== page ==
Sunday, September 29, 2013

Parc Perlière: September Bird Fiesta in a Tree

Red-Eyed Vireo -- Parc Perlière -- Charleston, SC -- September 9, 2012

            I know September has arrived when the leaves begin shaking in the Magnolia Tree just 25 feet off of our back deck.  Closer observation reveals the annual arrival of Red-Eyed Vireo who find a tasty treat in the fruits of this tree's cones.  We have counted as many as 7 birds in this tree at a time -- it's a bird fiesta!  I love to start my day with a quick look at the tree before leaving for work -- just a little daily dose of nature before my daylong 'imprisonment' indoors.  

         The tree provides us with the closest views that we have of this species all year!  Though Red-Eyed Vireos breed in relative abundance in our forests, we struggle to see them in the Spring as they prefer the high canopies overhead.  Come September, those yummy magnolia berries bring them down.  We believe that most of the birds who come are juveniles (note the brown eyes) and are migrating through.  With such a close perspective, we cannot resist documenting their presence photographically each year.  The photo above may appear familiar to my regular readers as I did indeed post it last year in the post, "Parc Perlière: Our Birds of the Day for the Weekend -- September 8 &9."   Somehow, I missed on recording these birds in 2011.  My best Red-eyed Vireo photo from 2010, below, shows one on  a rather worn-out cone.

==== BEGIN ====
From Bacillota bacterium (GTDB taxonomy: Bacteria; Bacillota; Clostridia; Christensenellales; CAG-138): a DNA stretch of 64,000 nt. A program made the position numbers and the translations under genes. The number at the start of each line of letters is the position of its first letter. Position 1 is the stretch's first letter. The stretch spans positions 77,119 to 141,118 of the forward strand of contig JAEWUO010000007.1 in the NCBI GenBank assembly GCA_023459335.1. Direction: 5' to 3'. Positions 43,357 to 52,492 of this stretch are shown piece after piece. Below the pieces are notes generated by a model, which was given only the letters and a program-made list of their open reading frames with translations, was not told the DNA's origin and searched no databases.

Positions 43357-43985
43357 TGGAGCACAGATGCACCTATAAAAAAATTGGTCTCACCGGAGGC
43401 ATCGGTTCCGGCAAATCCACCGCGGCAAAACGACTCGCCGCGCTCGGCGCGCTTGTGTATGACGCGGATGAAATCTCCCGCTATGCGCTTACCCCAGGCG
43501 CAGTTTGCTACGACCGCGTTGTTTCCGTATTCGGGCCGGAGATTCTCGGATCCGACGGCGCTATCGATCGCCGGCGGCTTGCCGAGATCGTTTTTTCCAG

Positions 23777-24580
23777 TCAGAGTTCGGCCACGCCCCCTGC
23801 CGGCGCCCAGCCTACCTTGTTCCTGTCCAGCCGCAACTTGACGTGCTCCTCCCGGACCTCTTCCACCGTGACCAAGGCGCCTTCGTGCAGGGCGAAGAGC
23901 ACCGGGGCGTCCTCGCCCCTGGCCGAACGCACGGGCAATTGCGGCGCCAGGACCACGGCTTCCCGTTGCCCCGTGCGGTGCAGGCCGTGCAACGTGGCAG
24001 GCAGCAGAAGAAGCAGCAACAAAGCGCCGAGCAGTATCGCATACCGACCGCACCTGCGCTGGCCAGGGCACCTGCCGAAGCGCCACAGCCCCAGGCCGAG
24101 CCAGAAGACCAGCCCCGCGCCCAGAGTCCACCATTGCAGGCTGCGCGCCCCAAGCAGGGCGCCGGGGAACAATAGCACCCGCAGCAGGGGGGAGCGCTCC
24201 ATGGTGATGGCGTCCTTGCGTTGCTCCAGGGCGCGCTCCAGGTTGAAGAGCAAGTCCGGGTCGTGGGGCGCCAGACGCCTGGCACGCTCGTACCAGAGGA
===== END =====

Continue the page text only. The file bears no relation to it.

Red-eyed Vireo -- Parc Perlière -- Charleston, SC -- September 6, 2010

         This year, my favorite Bird Fiesta photos of the Red-Eyed Vireo include:

Red-eyed Vireo -- Parc Perlière -- Charleston, SC -- September 8, 2013

Red-eyed Vireo -- Parc Perlière -- Charleston, SC -- September 8, 2013
 This year, also, a few other species were noted crashing the party.  For example, this scruffy Northern Mockingbird decided to give the berries a try.

Juvenile Northern Mockingbird -- Parc Perlière -- Charleston, SC -- September 22, 2013

Also, this adult White-Eyed Vireo, checked out the tree multiple times.

White-Eyed Vireo -- Parc Perlière -- Charleston, SC -- September 22, 2013

          I did not see him eat any magnolia berries but that does not mean he did not.   Though primarily an insectivore during the breeding season, the White-eyed Vireo ingests fruit & insects during its non-breeding season.  

          September will end soon and the Red-Eyed Vireos will be moving on to their wintering grounds in the Amazon Basin.  I will miss them but I look forward to the fiesta bird's return to the Magnolia tree next September!